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Healthy and yummy black bean burger - a big hit in our family. Can be made GF by substituting bread crumbs for Gluten Free bread crumbs or blitzed corn crackers, or vegan by omitting the egg. Place in a bun and enjoy with all your favourite toppings.
The Great Northern bean soup was always my father's favorite. I think it reminded him of his midwestern roots. I wanted to share this recipe (modified as a vegetarian version) and honor the farmers and that grow our food and the story of where it comes from. This scene harkens to those sweeping fields of beans grown in the heartland of America.
Channa is a traditional Guyanese dish using the humble and familiar chick pea or garbanzo bean. This dish hails from the Indian influence in the Guyanese culture and was a recipe passed from my great grandmother, to my grandmother and then from my mother to me. We always say, if you're going to eat channa, make sure everyone else in the room is as well. That way you can to ensure you're not the only one experiencing it's pleasurable flavour and also its familiar legume side effect - bad gas!
I grew up eating lots of delicious Korean food in Los Angeles so of course I love kimchi. I've been making it at home for years, mostly since I lived in Europe and couldn't find it readymade in the shops. This is the recipe I "follow" but to be honest I'm not much of a measurer! Traditional recipes vary a lot, but usually they add rice flour. I always forget to buy it so I never use it! Vegetarians and vegans can leave out fish sauce and add extra salt. I use this recipe for other veggies like green onions and root vegetables too. Enjoy!
Visiting a beach in Mumbai as kid was incomplete without chana chaat, a tangy chickpea salad. Easy enough to recreate at home, this quick recipe works wonderfully as a starter. If you don't have chaat masala in your kitchen pantry, substitute with paprika.
Rita is my good friend's mom. She's Armenian, but she grew up in Iran. Every time I visit her, she cooks the most amazing food like this Indian Red Lentil Dal. On one visit, I begged her to teach me how to make this dish. She was delighted I had asked - but she didn't actually have a recipe to give me. She makes everything from memory and seasons according to taste. Rita showed me how to cook this red lentil dal while I took furious notes. I later worked out the quantities and perfected my own take on her recipe. This Armenian-Persian-Indian dish is one of my family's favorites. Serve with saffron basmati rice (with tadig if you can manage) and a generous dollop of plain yogurt.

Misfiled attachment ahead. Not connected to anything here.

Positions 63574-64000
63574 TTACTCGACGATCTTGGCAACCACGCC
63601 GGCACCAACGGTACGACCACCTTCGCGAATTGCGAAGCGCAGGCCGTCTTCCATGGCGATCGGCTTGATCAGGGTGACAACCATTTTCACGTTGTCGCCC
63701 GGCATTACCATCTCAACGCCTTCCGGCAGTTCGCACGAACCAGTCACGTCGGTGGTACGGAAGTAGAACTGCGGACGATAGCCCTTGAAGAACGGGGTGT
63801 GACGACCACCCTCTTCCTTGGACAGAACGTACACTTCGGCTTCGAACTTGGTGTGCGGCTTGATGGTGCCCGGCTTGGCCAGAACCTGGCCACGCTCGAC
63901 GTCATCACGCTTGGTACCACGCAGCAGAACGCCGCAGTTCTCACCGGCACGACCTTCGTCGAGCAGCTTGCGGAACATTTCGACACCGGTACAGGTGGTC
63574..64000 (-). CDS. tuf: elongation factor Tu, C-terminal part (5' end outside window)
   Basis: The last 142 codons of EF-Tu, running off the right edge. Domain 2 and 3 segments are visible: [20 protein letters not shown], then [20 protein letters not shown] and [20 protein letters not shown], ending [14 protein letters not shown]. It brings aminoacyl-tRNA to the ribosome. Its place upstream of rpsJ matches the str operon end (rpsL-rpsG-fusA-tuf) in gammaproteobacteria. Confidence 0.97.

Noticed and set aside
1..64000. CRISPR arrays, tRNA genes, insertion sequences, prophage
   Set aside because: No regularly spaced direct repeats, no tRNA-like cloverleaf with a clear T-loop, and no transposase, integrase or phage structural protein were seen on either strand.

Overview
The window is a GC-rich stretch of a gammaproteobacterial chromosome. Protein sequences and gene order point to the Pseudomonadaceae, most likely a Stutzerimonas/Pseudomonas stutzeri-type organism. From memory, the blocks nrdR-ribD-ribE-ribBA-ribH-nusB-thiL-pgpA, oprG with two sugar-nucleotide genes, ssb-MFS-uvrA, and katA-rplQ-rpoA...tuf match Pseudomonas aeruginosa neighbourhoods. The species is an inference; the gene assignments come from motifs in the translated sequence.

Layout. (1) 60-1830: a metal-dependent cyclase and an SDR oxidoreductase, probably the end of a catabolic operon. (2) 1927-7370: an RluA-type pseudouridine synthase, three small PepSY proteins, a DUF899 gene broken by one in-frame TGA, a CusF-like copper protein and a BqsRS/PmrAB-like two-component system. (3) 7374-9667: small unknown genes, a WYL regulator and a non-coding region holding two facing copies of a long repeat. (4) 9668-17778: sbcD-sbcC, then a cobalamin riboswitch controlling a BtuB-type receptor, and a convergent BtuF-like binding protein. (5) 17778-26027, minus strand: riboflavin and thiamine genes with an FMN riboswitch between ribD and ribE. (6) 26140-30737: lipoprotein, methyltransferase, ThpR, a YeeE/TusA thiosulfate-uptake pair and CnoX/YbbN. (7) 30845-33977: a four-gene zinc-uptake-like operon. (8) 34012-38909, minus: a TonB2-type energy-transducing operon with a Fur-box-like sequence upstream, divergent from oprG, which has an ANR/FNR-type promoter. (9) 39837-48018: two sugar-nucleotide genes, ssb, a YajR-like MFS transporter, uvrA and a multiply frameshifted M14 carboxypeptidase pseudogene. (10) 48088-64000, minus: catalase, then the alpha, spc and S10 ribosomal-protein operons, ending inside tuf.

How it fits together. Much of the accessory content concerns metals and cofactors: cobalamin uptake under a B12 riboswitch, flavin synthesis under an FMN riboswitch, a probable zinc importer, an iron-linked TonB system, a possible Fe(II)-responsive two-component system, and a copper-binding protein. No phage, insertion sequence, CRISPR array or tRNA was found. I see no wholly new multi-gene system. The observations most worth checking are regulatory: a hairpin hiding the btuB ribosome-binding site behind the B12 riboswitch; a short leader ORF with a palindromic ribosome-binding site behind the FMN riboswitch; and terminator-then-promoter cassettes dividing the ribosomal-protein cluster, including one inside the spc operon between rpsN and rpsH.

Seriously. Best shawarma imho is from a tiny little spot on Main Street in Vancouver, BC called Mitra Canteen. The friendly dude always greets you with a "Hey guys!" and whips up the yummiest shawarma with homemade hummous and extra hot sauce (if that's your thing), and those yummy crispy burny crunchy chickeny bits that can't be beat. We haven't found any other spots locally that compare, this guy knows his shawarma!
I started making Kimchi 6 years ago. Over this time I've tried dozens of recipes and slowly created what makes, in my household, the best kimchi. Frankesteined from at least 50 kimchi recipes, and using pear in substitute of sugar, this recipe has just the right amount of spice and is packed with flavor! We use it in everything and always have a batch in our fridge!
Bell peppers are the main ingredients of Peperonata.
This Mediterranean recipe is originally from the South of Italy. There are many variants of this recipe.
You can eat the Peperonata at any time during the year. It is tasty on toasted bread (bruschetta) or as a side dish with meatballs.
There is a region in bavaria called the Allgäu. It is famous for the beautifull Alps, for fairy tail castles from our former king ludwig the 2nd and of course for Kässpätzle. It´s a kind of handmade pasta with flavourfull Cheese and fried onions, absolutly delicious.
My Sumission to the Global Cuisine challenge
“The secret is to cook the heck out of it!” This was how my my mum’s advice began when I asked her to share one of my favourite childhood recipes. At the time, I was hoping to find meals that were well-suited to batch cooking and cost effective as I was hugely pregnant and freezing mark ahead meals for when I had my baby. “And don’t use a pan you like too much....the burnt bits give it flavour,” she continued. My mum doesn’t love cooking, or food particularly, and I’m still not sure how I became so fascinated with all things gustatory. However, this recipe has stood the test of time from when I was first introduced to it in the (probably) 1980s. The recipe itself may seem a wee bit rudimentary, but there is a certain type of magic that takes place when the sweetness of the ketchup mingles with the bite of the onion and the briny, saltiness of the olives. And as per my mum’s advice: cook it as long as possible to almost caramelize the sugary aspects of the sauce, and to soften the meat or veggie balls and let them soak up the flavours. A perfect combo of sweet, salt and, for me, nostalgia. Delicious over rice :)
Special note: the cooking clips book in the lower left corner and the recipe card were drawn true to form from my mum’s recipe drawer. For me, the cookbooks and recipe cards/clippings are just as memory stirring as the meal!